I remember, on the side table of his cabin in HO, he had displayed a board carrying a message (I do not remember the exact words though,):
… ‘it is management’s responsibility to develop an average person in to an above average employee. ‘
No wonder, he was liked and respected by all who came in contact with him.
Vikas, it’s many years since we were connected; let us try to recover the gap.
Regards to you and your family.
Chitre saheb I too remember the quote. The exact wording was :” good management is getting above average work from average employees”. I have quoted this often in my career when people complain about their team. My challenge to them was…. Improve your own game!
Deeply shocked with the news of the sad demise of PW Khandekar. Our heartfelt condolences remains with the bereaved family and prayer for the departed soul. He was a legend of a personality that touched many lives including that of mine. My first interaction with Mr. Khandekar was in the initial phase of my service in Siemens and during his visit to our Kolkata office at Russell Street. I was with Mr. Maitra and Mr Lahiri in then regional personnel department. I still recall his walking into straight to my desk for which I was not prepared. While I stood and answered his query about what all I was doing he insisted me to sit and when I would not sit then he sat on my table table and started inquiring about my family. It was such a comforting gesture to the one junirmost member of the department coming from project commercial background and naturally not a true HR breed. I rarely felt ever such comfort and caring in my lifetime till date. When he knew from me that I hailed from a teacher’s family and my father being a teacher, he spoke highly about the teaching profession and asked me to convey his regards to my father. That 10 minutes I still recall and relish in this long journey of life and preserved with care. Second time I met him was also during his office visit and I recall having a meeting with all team members of regional personnel at New Kennelworth Hotel where he was put up. While we tried to organise chairs and tables in his room to have the meeting he suggested all to sit on the floor and we had a meeting which in the corporate circles are unheard of. It was this simplicity, care and comforting that remained unique and touched many like me who came into contact with him even for a short period.
Few years later when I was sent by my boss for a short training in Kalwe for exposure to IR, Mr. Nerurkar assigned my training under you Mr. Shirodkar. I still recall those evenings after office when you will take me along to your Thane flat and have snacks and dinner with social activists and sometimes a couple of union activists as well. Same sitting on the floor together and the oneness and togetherness only draws parallel to the mentor the “मास्टर” and you are surely a true disciple and flag bearer to a great legacy. Thanks for the touching posts which surely is penned down from your heartfelt emotions and feelings. Let’s stay in touch. Kabir.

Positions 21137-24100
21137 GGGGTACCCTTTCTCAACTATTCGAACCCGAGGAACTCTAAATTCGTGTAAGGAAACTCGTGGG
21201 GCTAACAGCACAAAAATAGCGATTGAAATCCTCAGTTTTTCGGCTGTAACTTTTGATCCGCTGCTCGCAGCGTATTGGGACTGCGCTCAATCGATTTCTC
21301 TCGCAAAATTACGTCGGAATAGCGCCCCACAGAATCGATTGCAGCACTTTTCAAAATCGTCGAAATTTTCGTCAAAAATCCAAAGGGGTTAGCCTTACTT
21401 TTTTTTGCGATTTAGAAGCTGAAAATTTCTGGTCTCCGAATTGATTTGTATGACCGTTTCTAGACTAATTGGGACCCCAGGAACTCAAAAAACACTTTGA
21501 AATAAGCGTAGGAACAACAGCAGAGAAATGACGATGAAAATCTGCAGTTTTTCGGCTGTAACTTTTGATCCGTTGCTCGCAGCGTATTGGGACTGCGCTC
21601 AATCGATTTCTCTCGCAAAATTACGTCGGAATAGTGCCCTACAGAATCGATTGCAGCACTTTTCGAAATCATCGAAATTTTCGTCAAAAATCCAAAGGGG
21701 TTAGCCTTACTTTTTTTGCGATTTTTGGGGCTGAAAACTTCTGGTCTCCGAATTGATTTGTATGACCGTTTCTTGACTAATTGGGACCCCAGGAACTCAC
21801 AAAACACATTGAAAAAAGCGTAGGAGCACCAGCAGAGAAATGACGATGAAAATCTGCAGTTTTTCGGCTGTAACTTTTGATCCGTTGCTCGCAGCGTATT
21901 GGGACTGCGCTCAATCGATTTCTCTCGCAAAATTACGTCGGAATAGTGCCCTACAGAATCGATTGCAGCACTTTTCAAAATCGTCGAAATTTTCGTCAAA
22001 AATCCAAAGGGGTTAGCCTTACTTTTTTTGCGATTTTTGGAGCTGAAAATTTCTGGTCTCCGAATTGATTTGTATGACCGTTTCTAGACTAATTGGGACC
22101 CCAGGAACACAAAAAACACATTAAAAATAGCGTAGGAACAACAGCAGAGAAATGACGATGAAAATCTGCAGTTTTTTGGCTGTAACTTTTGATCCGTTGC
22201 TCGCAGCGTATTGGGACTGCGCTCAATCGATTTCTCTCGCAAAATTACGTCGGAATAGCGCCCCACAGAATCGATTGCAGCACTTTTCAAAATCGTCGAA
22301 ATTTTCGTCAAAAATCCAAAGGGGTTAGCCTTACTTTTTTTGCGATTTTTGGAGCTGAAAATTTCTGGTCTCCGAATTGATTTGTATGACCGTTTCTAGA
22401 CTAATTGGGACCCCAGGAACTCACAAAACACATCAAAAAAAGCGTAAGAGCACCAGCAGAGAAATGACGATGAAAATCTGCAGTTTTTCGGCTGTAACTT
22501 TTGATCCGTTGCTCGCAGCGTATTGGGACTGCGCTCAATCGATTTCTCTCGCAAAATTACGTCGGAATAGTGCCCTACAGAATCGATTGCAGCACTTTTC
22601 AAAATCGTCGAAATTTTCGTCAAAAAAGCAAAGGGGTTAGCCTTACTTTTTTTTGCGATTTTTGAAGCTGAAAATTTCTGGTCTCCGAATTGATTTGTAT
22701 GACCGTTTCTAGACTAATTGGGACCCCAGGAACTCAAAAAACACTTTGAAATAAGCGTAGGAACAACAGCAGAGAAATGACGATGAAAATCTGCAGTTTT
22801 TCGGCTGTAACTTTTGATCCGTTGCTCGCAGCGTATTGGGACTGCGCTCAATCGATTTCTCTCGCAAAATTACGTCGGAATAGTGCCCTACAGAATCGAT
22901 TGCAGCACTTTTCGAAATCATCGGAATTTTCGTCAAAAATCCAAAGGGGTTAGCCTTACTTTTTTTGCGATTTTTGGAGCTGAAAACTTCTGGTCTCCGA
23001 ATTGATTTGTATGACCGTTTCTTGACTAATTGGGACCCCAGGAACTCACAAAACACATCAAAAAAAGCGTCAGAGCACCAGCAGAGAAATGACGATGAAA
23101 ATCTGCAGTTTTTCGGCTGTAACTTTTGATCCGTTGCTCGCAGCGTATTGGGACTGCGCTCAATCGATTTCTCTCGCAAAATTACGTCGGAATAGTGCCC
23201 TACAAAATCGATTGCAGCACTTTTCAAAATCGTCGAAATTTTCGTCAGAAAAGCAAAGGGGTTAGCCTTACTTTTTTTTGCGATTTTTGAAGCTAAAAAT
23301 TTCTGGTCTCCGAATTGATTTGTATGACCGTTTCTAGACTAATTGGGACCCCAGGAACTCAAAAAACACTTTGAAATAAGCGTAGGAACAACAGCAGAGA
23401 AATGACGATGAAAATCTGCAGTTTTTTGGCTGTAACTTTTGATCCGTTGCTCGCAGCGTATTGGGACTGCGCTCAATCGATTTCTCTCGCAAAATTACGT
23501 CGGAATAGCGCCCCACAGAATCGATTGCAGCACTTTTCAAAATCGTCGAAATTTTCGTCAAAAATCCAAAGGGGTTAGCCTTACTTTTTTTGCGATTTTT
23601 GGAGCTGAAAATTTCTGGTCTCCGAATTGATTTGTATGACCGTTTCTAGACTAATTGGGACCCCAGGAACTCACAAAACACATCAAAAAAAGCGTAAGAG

Kabir babu great to reconnect. I remember you from the Cal/Per days and also your brief sojourn in KW. Yes we must remain in touch. My personal mail id is firstname.lastname@example.org and phone is 99309 66823. Let us talk soon
Kabir you have done me the GREATEST honour by calling me PWK’s true disciple and flag bearer to the great legacy.
Of course I am too small compared to the legends like PWK and Arun Bhende. Both these legends taught me the importance of personal relations and helped me put the “human” back in HR. Siemens was a typical mechanistic engineering company, but it was stalwarts like PWK & AUB who blazed a path for us to emulate. I am forever beholden to them for showing me the real path and keeping my feet on the ground.
The ability to keep your point of view and still understand the other person and find solutions which work was the practical genius of these gurus.
I will be always proud to be called a “Khandekar chela”
although not directly got the opportunity to work during his tenure, but heard a lot about him after joining SL. A great People’s person…has set an excellent example to us. Thanks for sharing and taking us back to the unforgettable memories at SL
Suresh yes he was truly exceptional. He led with his heart. He was always 100% wherever he was and with who ever he was. Truly an ajaatshatru
“A gentleman will open your heart”…so true.. although not directly got the opportunity to work during his tenure, but heard a lot about him after joining SL. A great People’s person…has set an excellent example to us. Thanks for sharing and taking us back to the unforgettable memories at SL
we were fortunate to have worked with him
Excellent way to pay respect …the whole article is heart touching …this is VS special ….kind regards
Thanks MAB. With Khandekar and Bhende it was way beyond respect: it was truly idol worship.They carried there greatness very lightly. So thanks for saying VS special…..they deserved the very best and beyond
Superbly written Vikas
Incidentally, PWK knew my father too quite well. He called me a few months after I joined Siemens and told me that he had v high regards for my dad ‘Shridhar-pant’ !
Also, I will never forget one incident…. he came on our 3rd floor and stopped to say hi to late Mr. Dhulap from d staff union. Since tea was being served on the floor, he had half a cup….. but he had from the saucer and gave d cup to Dhulap. My first lesson in HR – no management institute can teach you these finer nuances !!!